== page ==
Even on a screen as large as 12.2 inches, the Note Pro's 2,560x1,600-pixel resolution still looks impressive with no obvious signs of pixels or aliasing. The display is bright and colorful when viewed directly; however, it has one of narrowest viewing angles of any recent Samsung tablet. It doesn't reach twisted-nematic levels of color instability, but colors don't keep their integrity nearly as well as on top tablets like the iPad Air, Amazon Kindle Fire HDX 8.9, or even the Galaxy Note 10.1 2014 Edition. The fact that the screen reflects its environment so easily doesn't help matters.
|Maximum brightness||Maximum black level||Maximum contrast ratio||Pixels per inch|
|Samsung Galaxy Note Pro 12.2||368 cd/m2||0.62 cd/m2||593:1||247|
|Samsung Galaxy Note 10.1 2014 Edition||326 cd/m2||0.33 cd/m2||987:1||299|
|Apple iPad Air||421 cd/m2||0.39 cd/m2||1,079:1||264|
|Microsoft Surface 2||315 cd/m2||0.24 cd/m2||1,313:1||208|
Multi Screen allows multiple apps -- up to five on the Note Pro -- to be opened at once. Unfortunately, you can't choose any five apps, but instead must select from a designated few, found by swiping in from the right bezel.
Multi Screen's implementation has been changed slightly from previous Samsung tablets. While each app opens in a floating window when launched, which can make moving them around and resizing them cumbersome; however, if you drag apps from the tray to the screen it's much easier to handle.
As each new app is dragged on top of the other, they'll snap to the screen, each taking up an equal portion, until up to four are onscreen at once.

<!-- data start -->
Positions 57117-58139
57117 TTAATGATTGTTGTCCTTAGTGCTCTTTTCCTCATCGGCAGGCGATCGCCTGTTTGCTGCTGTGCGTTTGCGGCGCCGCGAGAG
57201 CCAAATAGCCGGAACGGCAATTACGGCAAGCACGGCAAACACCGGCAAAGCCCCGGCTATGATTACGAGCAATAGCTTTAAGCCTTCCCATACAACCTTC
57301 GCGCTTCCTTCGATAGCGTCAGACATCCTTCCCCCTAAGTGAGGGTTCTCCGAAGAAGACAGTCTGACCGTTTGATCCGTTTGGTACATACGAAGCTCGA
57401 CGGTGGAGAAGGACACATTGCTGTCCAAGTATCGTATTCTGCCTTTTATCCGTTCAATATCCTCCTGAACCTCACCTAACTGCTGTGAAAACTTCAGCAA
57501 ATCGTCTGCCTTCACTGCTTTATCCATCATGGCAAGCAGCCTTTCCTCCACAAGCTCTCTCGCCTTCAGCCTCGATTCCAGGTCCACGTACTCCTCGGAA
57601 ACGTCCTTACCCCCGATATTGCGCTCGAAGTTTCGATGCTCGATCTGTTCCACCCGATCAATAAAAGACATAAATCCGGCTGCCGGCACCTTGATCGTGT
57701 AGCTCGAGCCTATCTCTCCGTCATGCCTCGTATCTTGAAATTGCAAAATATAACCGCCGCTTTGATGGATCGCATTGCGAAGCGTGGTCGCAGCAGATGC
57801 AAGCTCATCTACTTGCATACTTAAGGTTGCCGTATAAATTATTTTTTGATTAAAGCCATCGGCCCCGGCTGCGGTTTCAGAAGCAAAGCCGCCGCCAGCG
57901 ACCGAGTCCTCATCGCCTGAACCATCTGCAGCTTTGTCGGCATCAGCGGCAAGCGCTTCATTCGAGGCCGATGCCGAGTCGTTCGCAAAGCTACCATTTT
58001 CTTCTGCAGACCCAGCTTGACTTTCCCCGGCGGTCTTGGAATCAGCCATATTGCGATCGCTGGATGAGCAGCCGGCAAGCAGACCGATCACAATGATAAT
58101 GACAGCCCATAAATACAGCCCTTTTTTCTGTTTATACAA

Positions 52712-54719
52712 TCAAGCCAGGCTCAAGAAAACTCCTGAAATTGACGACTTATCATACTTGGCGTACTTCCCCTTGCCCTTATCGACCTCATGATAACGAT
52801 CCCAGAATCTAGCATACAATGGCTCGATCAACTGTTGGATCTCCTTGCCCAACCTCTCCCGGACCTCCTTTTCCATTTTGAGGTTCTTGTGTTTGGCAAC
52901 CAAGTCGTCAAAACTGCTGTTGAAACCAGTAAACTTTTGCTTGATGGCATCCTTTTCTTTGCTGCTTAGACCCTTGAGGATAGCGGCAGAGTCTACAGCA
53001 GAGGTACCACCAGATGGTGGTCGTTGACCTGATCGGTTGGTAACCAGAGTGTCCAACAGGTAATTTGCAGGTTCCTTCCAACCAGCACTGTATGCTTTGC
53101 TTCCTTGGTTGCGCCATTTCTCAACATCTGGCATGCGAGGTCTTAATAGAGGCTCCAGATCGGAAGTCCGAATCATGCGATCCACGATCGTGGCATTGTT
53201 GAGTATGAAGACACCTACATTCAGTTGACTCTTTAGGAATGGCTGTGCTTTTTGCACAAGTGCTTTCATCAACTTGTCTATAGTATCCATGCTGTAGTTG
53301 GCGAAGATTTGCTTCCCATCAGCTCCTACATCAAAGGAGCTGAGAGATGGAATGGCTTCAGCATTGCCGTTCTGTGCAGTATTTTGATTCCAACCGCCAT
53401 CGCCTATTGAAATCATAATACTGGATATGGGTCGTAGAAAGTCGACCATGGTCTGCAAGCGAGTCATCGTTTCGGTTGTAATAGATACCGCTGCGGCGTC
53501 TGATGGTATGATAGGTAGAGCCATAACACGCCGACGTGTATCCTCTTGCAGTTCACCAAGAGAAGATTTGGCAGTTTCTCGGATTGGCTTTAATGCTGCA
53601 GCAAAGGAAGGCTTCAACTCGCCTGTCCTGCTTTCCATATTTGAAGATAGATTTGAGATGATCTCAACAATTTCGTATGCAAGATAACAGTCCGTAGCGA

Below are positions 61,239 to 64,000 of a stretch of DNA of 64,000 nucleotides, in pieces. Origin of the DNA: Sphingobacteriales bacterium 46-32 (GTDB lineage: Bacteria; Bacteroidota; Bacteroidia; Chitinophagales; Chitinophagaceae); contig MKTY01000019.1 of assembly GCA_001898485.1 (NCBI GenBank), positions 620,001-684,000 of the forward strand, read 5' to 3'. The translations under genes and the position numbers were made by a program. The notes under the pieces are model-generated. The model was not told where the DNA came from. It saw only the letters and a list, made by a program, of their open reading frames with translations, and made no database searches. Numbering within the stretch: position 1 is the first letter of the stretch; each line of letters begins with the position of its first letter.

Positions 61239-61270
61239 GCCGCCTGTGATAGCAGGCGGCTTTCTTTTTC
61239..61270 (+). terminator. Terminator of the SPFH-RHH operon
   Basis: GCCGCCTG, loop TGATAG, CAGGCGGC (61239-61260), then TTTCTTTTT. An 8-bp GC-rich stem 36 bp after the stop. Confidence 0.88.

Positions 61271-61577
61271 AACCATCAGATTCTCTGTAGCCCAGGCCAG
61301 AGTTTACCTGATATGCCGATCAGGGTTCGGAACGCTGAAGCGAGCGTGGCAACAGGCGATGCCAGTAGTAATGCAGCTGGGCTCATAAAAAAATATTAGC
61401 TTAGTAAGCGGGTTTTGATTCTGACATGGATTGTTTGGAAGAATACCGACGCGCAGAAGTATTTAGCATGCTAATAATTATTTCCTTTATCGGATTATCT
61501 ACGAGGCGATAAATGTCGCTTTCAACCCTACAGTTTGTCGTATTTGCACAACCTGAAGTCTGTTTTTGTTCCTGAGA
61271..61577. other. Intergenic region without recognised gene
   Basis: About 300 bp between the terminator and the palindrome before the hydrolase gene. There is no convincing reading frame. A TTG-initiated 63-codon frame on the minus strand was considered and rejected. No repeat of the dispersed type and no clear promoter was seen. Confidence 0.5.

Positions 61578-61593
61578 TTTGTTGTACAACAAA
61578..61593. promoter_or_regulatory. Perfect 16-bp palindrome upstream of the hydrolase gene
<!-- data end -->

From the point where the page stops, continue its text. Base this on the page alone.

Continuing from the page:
There are minimize and maximize buttons, but once an app is maximized, there's no clear way to then resize the windows to your liking, and you'll have to either completely minimize it into its own tray or close the app or drag another on top of it.
There's a definite overall system performance hit when running multiple apps. Also, the visuals don't always scale when the windows are resized, and as a result text can appear truncated or smushed.
Front and back cameras take better-than-average shots as tablet cameras go; the front shooter in particular appears to have a lower-than-usual aperture, resulting in fairly clean shots. The rear 8-megapixel camera takes sharp enough pics, but there's still a dearth of color within the images.
The Note Pro lasted 11 hours playing an HD video in Airplane mode. That's better than the average tablet and a pleasant surprise given its extra-large screen. That's about 30 minutes less than the Surface 2 and a good 2 hours less than the iPad Air. Check out our full list of tablet battery results for more comparisons.
Gaming performance is about equal to that of the Galaxy Note 10.1 2014 Edition, putting it about on par with most of the top tablets currently in release.
At $750, the question of whether you should you buy the Note Pro comes down to your own individual needs. There are plenty of great, but much cheaper, tablets available if all you're looking for is something to stream movies on while you lay in bed. The Amazon Kindle Fire HDX 7 and 8.9 -- $229 and $379, respectively -- and the $229 Google Nexus 7 are made for that kind of thing. For something larger, the iPad Air and Asus Transformer Pad TF701T should satisfy your needs.
For those looking to replace a workstation, there are a few viable options. There's been a rash of cheap full-Windows 8.1 tablets from the likes of Asus and Dell recently. These tablets give you the full Windows experience -- along with keyboard, touch pad, and usually a full-size USB port -- for a decent price. A price less than the Note Pro's starting price.
The Note Pro beats the Windows RT-based Surface 2 on software options, but right now Microsoft's tablet has the best keyboard on any tablet and its multitasking implementation makes less of a performance hit. However, I'll be sure to revisit the Note Pro after I've used it with the Logitech case for a while.
The Note Pro starts at $750 for 32GB of storage. That's a lot, even for a quality tablet, and even at that price it won't replace your workstation. There are just too many performance and interface issues.
Right now, there are no tablets I'd trade in for my MacBook Air. Tablets can be effective alternatives, but just aren't ready to use for all your workstation needs.